CDIS Director Says Tech Education Can Help Solve Labor Issues

Director of UW-Madison’s School of Computing, Data, and Information Sciences Says Technology Education Can Play a Key Role in Solving Workforce Challenges the state.

In a recent interview, CDIS founding director Tom Erickson highlighted related efforts ranging from providing more computer training for K-12 students to new master’s degree programs at the university. He also said the design process is underway for a new CDIS building being constructed in January 2023.

“If you think of Boston, where I was for many, many years, or San Francisco in the Bay Area, or Austin, Texas, universities partnered with states in ways that created these ecosystems of incredible development around technology,” he said. “It all starts with a place where people come together, come back and leave.”

UW-Madison announced plans in September for the $225 million building, which Erickson sees as a major part of creating a regional “tech hub” centered around Madison.

“We want this to be a physical center where people can come from across the state and come together and get involved in what’s going on, either as a student or as an industry on board,” said he declared.

Erickson said he spoke with Gov. Tony Evers in December about increasing K-12 computer science education in the state, noting it’s fundamental to improving workforce prospects. work. He says the entire UW system has a role to play in encouraging early education in growing technology fields.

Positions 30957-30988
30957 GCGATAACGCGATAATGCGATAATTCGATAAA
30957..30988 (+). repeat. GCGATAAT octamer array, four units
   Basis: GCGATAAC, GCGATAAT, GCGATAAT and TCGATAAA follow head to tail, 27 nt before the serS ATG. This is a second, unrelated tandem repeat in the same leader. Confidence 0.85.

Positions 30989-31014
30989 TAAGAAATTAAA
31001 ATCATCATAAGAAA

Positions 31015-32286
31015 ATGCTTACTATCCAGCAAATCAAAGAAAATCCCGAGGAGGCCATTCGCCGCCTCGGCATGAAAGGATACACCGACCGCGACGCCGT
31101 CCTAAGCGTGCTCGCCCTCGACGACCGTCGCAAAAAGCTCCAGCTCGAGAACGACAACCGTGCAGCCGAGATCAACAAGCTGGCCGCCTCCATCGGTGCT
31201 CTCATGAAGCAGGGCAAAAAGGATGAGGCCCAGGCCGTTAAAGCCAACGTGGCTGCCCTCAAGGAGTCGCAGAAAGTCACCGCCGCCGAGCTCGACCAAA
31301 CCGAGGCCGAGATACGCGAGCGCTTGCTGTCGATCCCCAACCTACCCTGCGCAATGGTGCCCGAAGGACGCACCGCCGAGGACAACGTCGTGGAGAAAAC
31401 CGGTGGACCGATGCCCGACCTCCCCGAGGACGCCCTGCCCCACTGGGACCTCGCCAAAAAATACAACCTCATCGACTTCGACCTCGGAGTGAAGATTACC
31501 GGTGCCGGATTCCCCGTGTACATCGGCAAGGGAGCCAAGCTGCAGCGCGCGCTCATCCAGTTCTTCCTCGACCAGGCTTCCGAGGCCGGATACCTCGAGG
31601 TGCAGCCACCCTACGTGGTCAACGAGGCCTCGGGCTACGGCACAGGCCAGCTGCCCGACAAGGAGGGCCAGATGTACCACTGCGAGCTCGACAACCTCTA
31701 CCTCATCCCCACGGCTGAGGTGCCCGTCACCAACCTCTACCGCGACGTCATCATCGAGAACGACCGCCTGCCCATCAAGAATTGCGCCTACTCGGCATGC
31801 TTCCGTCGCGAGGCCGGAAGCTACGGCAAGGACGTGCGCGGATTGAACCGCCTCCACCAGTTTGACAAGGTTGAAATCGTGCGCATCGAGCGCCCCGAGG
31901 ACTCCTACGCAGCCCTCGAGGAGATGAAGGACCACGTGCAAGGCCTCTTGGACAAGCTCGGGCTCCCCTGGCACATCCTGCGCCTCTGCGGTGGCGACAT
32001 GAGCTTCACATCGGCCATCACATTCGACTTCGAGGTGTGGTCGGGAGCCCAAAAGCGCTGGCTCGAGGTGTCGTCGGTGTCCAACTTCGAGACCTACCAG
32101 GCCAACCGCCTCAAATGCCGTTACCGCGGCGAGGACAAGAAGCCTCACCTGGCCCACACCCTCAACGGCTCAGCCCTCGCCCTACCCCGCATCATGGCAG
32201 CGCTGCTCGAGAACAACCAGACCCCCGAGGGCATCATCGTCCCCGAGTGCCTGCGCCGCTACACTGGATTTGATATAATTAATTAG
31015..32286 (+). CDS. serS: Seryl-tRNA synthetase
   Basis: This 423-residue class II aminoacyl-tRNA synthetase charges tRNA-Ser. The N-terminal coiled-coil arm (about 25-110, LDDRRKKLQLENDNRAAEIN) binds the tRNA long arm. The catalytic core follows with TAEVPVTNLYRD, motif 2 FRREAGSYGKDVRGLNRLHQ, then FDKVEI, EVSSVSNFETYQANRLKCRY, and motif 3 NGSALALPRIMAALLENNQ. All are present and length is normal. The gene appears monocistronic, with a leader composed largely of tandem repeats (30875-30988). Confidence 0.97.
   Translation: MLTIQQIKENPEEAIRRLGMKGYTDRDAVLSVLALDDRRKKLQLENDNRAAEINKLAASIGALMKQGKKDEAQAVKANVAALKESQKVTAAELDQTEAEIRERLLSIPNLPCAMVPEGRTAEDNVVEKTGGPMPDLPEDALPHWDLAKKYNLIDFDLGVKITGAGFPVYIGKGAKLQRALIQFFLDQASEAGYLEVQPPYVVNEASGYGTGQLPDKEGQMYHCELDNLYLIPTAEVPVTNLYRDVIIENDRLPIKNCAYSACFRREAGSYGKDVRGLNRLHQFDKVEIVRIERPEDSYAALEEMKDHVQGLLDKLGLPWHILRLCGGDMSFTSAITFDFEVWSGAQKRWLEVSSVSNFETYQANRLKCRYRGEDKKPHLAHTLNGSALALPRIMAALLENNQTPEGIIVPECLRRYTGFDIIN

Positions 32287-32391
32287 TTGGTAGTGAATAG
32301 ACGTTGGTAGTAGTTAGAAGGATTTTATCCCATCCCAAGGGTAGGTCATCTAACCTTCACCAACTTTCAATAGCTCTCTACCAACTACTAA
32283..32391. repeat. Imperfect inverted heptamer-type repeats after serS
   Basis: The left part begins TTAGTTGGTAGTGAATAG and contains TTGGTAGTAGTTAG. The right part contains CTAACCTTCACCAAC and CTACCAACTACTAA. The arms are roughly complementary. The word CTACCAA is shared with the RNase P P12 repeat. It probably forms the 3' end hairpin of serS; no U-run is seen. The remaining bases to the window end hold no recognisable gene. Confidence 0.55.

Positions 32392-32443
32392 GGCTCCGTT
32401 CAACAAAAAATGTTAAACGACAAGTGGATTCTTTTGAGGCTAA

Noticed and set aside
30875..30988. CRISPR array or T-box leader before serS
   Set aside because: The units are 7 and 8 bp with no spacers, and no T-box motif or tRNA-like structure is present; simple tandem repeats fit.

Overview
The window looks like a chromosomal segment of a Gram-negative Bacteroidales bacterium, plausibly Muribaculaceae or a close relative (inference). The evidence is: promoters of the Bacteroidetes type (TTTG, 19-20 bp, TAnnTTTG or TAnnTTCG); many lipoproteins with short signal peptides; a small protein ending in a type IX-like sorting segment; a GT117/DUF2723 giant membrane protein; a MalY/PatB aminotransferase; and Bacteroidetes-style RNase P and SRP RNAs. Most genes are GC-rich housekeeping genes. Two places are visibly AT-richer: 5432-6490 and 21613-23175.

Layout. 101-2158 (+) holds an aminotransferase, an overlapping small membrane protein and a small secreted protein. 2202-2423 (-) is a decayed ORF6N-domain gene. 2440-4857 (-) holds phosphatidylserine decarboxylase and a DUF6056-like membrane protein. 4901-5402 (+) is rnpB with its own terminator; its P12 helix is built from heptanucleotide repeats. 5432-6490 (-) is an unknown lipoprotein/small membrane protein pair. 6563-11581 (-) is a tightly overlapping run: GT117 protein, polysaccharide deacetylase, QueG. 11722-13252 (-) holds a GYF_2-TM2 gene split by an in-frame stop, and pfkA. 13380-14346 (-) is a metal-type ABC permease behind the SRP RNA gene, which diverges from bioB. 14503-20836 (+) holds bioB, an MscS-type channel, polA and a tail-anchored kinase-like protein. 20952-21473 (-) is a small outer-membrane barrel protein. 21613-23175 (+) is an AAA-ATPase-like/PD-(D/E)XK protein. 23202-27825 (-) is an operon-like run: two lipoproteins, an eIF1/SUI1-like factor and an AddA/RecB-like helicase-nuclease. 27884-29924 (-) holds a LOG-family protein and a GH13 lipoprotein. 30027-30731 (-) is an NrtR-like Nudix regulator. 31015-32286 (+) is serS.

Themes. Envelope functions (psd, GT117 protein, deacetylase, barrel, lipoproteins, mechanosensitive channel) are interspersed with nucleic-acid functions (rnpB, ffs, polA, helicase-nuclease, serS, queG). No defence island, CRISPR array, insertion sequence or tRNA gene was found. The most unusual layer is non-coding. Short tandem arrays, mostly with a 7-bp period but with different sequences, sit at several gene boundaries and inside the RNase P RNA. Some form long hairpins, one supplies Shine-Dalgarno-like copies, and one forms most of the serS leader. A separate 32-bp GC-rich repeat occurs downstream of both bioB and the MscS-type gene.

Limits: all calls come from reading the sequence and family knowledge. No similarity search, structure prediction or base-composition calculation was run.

He described an after-school program for fourth and fifth graders called Catapult, which stands for Computational Thinking, Programming, Logic and Technology. The university’s undergraduates help with the initiative, which teaches computer science concepts with a focus on creative applications.

“It’s something that can easily be scaled across the state, so we actually have some of our industry partners watching and saying, ‘How can we help you scale this? ? “”, Did he declare. “We can easily do that in partnership with other UW schools and other campuses like Marquette.”

Erickson also highlighted new professional master’s programs in data science and data engineering “in the hopper,” which will launch this fall if approved by the UW Board of Trustees. He said they will be designed for students “from all backgrounds,” highlighting the growing role these disciplines are playing in marketing, manufacturing, supply chain logistics and more.

“We will look to add more over time,” he said. “So we try to reach people at both ends of the spectrum. We call this concept CDIS Without Borders. Campus boundaries, we stretch beyond those boundaries – we really try to bring everyone in.

Listen to a recent podcast with Erickson here:

See a previous story on CDIS:

–By Alex Moe

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